I was introduced to a couple of exchange programs that operate either inside the Nordic countries or in the North in general, north2north being one of them. The attribute 'Arctic' wasn't the first thing I was thinking when choosing a destination and a program, but since my studies would actually contain some Arctic issues I thought why not. I have to admit that I still don't consider my studies as very "Arctic", as the word is usually used in connection with nature and politics and the like, and less with linguistics... Of course I am more aware of what is going on up here, but I doesn't affect my everyday life as much as it could.
From the very beginning of the process things ran smoothly. As soon as I got accepted I felt like the university arranged every imaginable thing on my behalf, and I got constantly instructions and reminders of what to do and when. The orientation week on site was somewhat exhausting but worthwhile with a very inclusive combination of information and social activities. I didn't experience any cultural shock since the system here is very similar to what I am used to in Finland. Norway is a very easy country to come to, at least if one is from one of the other Nordic countries. I have learned that stressing about things is rather unnecessary, because everything here works efficiently and people are friendly and very helpful.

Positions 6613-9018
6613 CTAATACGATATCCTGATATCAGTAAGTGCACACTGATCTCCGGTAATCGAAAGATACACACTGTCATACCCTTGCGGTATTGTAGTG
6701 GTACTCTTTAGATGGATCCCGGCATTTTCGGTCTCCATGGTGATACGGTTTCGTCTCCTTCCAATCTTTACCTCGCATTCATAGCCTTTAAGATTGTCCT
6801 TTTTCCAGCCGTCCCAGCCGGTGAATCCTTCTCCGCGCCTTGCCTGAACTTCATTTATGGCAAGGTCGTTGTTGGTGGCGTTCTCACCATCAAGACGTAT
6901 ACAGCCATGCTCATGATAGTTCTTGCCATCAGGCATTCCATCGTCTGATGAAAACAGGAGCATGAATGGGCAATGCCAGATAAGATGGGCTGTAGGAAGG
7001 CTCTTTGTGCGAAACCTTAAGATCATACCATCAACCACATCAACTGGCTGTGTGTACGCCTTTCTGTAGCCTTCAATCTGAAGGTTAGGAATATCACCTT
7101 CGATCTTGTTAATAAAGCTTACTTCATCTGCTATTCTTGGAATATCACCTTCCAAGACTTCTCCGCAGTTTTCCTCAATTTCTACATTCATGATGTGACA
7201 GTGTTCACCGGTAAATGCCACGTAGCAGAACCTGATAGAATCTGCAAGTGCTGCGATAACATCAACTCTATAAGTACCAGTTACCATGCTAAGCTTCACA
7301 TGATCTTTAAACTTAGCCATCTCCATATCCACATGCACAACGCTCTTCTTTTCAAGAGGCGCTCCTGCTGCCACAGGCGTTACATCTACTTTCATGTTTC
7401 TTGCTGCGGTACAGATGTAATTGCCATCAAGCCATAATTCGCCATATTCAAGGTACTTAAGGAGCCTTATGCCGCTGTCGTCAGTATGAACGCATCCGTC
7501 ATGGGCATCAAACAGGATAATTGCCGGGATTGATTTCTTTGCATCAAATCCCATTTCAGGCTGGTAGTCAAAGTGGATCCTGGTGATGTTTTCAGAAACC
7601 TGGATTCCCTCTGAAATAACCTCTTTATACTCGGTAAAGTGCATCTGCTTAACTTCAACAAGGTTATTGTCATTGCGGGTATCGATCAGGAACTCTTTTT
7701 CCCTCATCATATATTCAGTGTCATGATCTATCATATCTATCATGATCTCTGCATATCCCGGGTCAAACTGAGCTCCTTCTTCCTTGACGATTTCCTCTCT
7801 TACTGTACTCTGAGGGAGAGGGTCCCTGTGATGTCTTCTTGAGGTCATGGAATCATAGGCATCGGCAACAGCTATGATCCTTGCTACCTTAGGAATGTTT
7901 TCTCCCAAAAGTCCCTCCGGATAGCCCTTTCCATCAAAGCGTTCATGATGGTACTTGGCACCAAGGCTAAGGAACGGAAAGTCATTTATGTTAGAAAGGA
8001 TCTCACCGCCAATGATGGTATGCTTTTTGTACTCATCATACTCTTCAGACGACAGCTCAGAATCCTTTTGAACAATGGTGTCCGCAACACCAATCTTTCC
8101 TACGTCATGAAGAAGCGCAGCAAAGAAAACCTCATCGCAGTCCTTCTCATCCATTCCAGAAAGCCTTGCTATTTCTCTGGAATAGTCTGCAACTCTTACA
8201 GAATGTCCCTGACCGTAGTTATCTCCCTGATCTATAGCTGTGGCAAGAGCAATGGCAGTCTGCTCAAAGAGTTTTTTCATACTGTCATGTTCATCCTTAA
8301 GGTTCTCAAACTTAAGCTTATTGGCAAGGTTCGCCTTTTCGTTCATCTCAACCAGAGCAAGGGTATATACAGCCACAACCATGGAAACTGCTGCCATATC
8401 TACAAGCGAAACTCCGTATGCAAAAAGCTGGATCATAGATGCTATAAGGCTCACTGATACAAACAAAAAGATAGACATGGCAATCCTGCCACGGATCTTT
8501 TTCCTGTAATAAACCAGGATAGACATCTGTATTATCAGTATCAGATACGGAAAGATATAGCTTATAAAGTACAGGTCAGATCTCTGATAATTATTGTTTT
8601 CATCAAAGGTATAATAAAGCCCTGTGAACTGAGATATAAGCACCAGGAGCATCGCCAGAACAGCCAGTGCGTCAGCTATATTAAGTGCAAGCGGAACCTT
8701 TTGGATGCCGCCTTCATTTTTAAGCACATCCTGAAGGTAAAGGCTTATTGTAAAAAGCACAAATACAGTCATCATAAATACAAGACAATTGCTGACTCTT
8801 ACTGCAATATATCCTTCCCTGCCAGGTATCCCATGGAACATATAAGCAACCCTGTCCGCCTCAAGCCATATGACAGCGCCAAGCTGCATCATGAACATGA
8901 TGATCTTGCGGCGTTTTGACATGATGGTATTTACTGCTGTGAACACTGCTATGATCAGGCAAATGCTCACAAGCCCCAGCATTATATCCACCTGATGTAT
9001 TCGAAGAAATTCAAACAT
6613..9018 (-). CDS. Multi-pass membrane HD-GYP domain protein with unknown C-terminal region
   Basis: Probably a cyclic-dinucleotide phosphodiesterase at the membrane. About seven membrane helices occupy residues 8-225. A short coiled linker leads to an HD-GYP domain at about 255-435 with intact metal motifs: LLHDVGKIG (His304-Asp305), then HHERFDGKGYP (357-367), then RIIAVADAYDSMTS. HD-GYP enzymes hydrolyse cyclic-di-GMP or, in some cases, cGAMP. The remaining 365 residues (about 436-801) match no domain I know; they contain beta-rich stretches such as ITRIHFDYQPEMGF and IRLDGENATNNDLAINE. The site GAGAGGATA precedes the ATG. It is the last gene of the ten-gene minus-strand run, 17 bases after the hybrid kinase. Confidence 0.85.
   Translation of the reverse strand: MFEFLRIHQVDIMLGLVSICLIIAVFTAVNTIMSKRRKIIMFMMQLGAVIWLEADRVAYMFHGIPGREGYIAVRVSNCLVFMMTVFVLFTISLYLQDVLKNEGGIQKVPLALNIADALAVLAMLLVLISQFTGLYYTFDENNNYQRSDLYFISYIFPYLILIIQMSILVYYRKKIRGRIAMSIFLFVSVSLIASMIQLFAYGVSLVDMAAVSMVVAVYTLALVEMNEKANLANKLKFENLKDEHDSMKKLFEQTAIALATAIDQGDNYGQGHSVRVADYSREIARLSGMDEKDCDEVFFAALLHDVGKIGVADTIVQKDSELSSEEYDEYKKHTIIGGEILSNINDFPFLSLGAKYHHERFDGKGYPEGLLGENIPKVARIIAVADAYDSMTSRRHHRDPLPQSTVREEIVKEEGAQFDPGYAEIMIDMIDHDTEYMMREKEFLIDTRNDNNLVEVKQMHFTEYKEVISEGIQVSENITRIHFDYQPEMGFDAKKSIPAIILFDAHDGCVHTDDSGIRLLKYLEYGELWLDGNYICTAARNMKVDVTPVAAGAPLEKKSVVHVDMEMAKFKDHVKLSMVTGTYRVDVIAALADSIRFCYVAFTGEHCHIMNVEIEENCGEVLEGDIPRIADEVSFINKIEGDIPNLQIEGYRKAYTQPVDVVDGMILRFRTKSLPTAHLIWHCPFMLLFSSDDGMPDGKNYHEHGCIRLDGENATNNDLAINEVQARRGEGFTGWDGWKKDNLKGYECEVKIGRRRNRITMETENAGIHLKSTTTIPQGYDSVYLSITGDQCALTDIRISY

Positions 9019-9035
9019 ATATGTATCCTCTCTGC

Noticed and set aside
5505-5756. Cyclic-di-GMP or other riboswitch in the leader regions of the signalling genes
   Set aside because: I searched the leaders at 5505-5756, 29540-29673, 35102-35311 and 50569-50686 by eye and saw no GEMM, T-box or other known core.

I find my studies very interesting but not necessarily as challenging as I would hope. However, I am lucky to say that my studies here have made the direction of my interests and likely my academic path clearer. I have already decided that I want to do my Master's degree here working with the Saami languages. It took me about six months to settle and realize that I don't see myself continuing my studies in Finland anymore. I have been told that because the Saami studies have a protected status at the university and thus cannot be shut down due to cutting of funds, I will with a high likelihood be able to continue my academic career as far as I am willing to go.
As can be expected, the exchange abroad has not only been a time for awareness of academic development but also personal one. I cannot name only one great experience, but the best things have been the small realizations about myself and life in general, no matter how vague that may sound like.